Tuesday, January 24, 2012

And you say what have I got to lose?

On Sunday night I was faced with a 'what to wear' dilemma. Not uncommon, but this time it was for Curryoke. Curry and karaoke is a Glaswegian institution. I was still hungover from a party the night before so I wasn't in the mood for anything ultra glam. So I reached for this 60s mini dress I recently acquired from eBay. It is super short (in the mood of the time I suppose), so thick, opaque tights are essential. I needed operational hair, so I tied it back with this metal spiked hairband from Topshop which is my recent, favoured hair accessory.

What did I sing?

Prince - Little Red Corvette

All Saints - Never Ever

If I was staying on in Glasgow I would probably make Karaoke nights a regular occurrence to be honest. Let's see if I can convince my Irish pals to join me for a bit of a belter.

Sunday, January 15, 2012

Atelier Public, GoMA

"ATELIER PUBLIC is an exhibition that takes the form of a working artist studio – one that everyone is invited to come into, to make artworks there that will become part of the installation. The exhibition, in GoMA’s Gallery 3, will be a space for looking, thinking, exploring and making.

As well as extending an open invitation to the public, the exhibition’s curator has also asked particular artists, thinkers and makers who have a special interest in play, creativity and the imagination to engage with the space throughout the duration of the exhibition. These mini-residencies will help to shape and record what happens.

During the week, a friend and I decided to spend a day visiting some of Glasgow's modern art galleries, admittedly, contemporary art galleries are not something I would go out of my way to visit, but there's such a wealth of them here it would be a sin not to take full advantage!

One of the exhibits my friend was keen to see was Atelier Public, on the top floor of GoMA (Glasgow Museum of Modern Art). The exhibition has been running since November 10th, 2011 and finishes today.

I was interested to see how the exhibition space was presented and how the public had participated, considering it was within an official gallery framework (ie. GoMA). I had good fun wandering around, making my own contribution and taking pictures, which you can see below. It felt very informal and comfortable, like being in playschool again, taking part in something communal and far reaching.

Books for inspiration, much like you'd see in an artists studio.

Some more creative and dedicated folk had even crafted complex kinetic objects! They added more drama and interest to the space.

Irony found a space too.

Some people prefer to make a non-artistic contribution, but to participate in the exhibition.

Some additions were more thought out and symbolic.

My addition to the space, some clumsy celtic spirals.

When I first arrived I didn't know much about the exhibition or its concept at all. I haven't flexed my creative muscles in years so I was hesitant to get involved, preferring to admire everyone else's crafts. Soon however, the participatory and relaxed mood of the setting got me eager to get involved. My addition can be seen above! It was an amateur effort, like the majority of the exhibit itself, which was refreshing to see in a gallery setting. No preconceptions, no expectations, just an invitation to get involved!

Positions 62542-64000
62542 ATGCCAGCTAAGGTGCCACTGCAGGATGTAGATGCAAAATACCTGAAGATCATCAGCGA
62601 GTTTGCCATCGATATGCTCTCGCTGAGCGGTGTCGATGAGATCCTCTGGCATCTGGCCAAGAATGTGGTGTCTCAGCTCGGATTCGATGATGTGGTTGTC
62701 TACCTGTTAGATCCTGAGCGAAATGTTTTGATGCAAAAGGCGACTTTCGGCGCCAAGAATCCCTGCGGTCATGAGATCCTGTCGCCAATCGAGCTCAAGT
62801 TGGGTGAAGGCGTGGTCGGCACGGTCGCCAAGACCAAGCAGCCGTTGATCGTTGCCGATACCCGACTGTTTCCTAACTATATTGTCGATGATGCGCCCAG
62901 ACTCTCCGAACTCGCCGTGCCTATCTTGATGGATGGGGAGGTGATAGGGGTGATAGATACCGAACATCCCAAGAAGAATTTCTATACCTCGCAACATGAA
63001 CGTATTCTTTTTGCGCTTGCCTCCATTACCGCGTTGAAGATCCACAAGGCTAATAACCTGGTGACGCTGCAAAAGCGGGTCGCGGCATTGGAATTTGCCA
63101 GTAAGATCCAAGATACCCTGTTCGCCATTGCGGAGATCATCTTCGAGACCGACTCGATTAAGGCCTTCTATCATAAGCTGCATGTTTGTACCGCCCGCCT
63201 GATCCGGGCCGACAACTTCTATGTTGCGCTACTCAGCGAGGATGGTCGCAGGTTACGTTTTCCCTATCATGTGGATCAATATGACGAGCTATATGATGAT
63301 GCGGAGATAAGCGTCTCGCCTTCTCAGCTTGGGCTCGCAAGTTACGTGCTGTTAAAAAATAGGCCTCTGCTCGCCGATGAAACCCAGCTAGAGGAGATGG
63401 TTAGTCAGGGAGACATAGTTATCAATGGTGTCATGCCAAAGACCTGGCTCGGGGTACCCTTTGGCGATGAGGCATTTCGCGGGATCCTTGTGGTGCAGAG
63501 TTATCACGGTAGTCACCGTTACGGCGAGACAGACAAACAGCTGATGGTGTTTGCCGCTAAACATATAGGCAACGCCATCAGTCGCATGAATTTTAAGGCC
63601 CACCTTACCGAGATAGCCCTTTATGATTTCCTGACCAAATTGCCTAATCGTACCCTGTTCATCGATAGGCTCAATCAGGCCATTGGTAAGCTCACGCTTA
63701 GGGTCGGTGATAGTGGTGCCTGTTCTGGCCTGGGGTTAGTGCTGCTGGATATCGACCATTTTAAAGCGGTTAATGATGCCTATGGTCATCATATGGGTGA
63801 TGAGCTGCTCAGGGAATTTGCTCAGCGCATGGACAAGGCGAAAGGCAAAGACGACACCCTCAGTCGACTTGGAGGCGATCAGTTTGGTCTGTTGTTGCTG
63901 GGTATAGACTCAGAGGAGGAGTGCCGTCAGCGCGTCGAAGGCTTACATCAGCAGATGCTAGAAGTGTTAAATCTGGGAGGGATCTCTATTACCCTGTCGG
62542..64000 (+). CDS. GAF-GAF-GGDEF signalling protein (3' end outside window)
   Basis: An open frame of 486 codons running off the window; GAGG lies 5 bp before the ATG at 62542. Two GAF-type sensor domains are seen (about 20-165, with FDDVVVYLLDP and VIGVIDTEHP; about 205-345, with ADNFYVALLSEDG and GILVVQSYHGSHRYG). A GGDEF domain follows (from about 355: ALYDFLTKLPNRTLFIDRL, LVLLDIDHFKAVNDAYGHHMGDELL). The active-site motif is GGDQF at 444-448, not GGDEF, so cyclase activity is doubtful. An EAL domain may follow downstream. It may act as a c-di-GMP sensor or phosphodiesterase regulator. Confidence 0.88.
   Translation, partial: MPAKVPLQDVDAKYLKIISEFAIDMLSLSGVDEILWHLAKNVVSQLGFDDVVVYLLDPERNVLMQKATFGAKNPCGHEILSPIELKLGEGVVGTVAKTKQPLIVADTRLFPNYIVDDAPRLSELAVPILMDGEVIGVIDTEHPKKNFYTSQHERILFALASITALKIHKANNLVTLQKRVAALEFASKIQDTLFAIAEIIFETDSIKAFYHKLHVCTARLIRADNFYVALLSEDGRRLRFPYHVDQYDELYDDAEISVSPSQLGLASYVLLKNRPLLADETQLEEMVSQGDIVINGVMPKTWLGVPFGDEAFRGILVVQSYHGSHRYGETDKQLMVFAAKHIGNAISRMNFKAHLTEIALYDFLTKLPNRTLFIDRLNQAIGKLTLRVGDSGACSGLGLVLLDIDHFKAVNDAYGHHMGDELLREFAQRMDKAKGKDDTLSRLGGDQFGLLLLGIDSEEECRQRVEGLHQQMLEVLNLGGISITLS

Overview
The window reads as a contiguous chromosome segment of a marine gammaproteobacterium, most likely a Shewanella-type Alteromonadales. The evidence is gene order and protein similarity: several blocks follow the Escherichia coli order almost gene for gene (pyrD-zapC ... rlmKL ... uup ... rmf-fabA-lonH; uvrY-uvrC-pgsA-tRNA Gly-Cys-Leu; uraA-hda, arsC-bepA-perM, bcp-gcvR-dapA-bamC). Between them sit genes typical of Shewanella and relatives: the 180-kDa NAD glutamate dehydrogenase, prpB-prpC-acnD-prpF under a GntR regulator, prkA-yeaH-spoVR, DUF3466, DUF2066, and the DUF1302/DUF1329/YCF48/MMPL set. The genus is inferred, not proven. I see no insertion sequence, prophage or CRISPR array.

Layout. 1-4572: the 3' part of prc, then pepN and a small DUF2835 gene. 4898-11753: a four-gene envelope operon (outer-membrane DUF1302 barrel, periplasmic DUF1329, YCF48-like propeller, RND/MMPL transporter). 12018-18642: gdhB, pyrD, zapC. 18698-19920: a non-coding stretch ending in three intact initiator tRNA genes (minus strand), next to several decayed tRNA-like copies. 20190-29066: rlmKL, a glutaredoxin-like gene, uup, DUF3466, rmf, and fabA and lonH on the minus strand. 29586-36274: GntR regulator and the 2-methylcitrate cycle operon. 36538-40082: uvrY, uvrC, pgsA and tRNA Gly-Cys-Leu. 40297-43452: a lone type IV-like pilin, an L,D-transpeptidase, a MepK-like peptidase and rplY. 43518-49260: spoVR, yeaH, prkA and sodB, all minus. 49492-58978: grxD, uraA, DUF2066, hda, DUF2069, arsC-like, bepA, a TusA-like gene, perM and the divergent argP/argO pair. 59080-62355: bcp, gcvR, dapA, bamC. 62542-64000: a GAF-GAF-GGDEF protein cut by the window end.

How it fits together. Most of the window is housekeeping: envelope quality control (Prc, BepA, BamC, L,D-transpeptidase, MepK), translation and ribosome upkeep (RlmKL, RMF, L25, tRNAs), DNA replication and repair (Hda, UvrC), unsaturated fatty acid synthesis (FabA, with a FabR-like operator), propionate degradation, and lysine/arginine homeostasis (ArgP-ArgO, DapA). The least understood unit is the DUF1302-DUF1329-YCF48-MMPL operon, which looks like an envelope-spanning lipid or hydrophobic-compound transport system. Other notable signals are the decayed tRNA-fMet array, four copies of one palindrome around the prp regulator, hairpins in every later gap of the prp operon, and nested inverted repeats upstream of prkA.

The GoMA flickr stream for Atelier Public can be seen here.

Atelier Public is part of the Playable Spaces programme, and the curator has been documenting the project throughout its duration, making interesting observations along the way.

Friday, January 13, 2012

Birthday lunch

I'm trying out the cropped/tied shirt thing. I think I like it. I wore this at the end of December for a birthday lunch at my favourite eatery in Glasgow, Heavenly.

Dress, Topshop (2009). Shirt, Salvation Army. Necklace, Bad Passion. Pumps, Office (2009).

Wednesday, January 11, 2012

Eve Arnold's Ireland

Over the Christmas, as a present to myself, I treated myself to Magnum Ireland, a beautiful compilation of photographs of Ireland, rural and urban, north and south, east and west, from the 1950s to the 2000s, as seen through the lenses of iconic Magnum photographers, such as Henri Cartier-Bresson, Elliott Erwitt, Josef Koudelka, Inge Morath, Erich Lessing, Eve Arnold, Martine Franck, Martin Parr, Bruce Gilden, Donovan Wylie, Stuart Franklin, and others. The international scope of the book enriches the pages.

Legendary photographer, Eve Arnold (1912 – 2012) passed away on Wednesday last, January 4th. Arnold was one of the first female photojournalists to join the prestigious Magnum Photography Agency in the 1950s. Her diverse body of work included not only portraits of Marilyn Monroe, Joan Crawford and Marlene Dietrich but poignant images of the West of Ireland in the mid-seventies, as the country and the West was rapidly changing, old ways of life modernising, old traditions being lost.

Eve Arnold, The daughter of the house makes soda bread, Aran Islands, 1974. (Copyright Magnum Photos).

Some more of Eve Arnold's images of Ireland can be seen here, and other images of Ireland taken by Magnum photographers, can be seen here at Slate.

There is a hint of the romance of "traditional" Ireland contained here, yet it lacks a picture postcard sentimentality. It speaks of something real, something dwindling. The contented faces of the characters are what I enjoy the most. As an outsider, Arnold is capable of capturing something of the last frontiers of tradition in a modernising world.

Friday, January 6, 2012

That Friday feeling

Happy Friday everyone!! Look what arrived for me today, a gift from my friend Aurélie!

I'm going to have many happy sleeps with this little fella!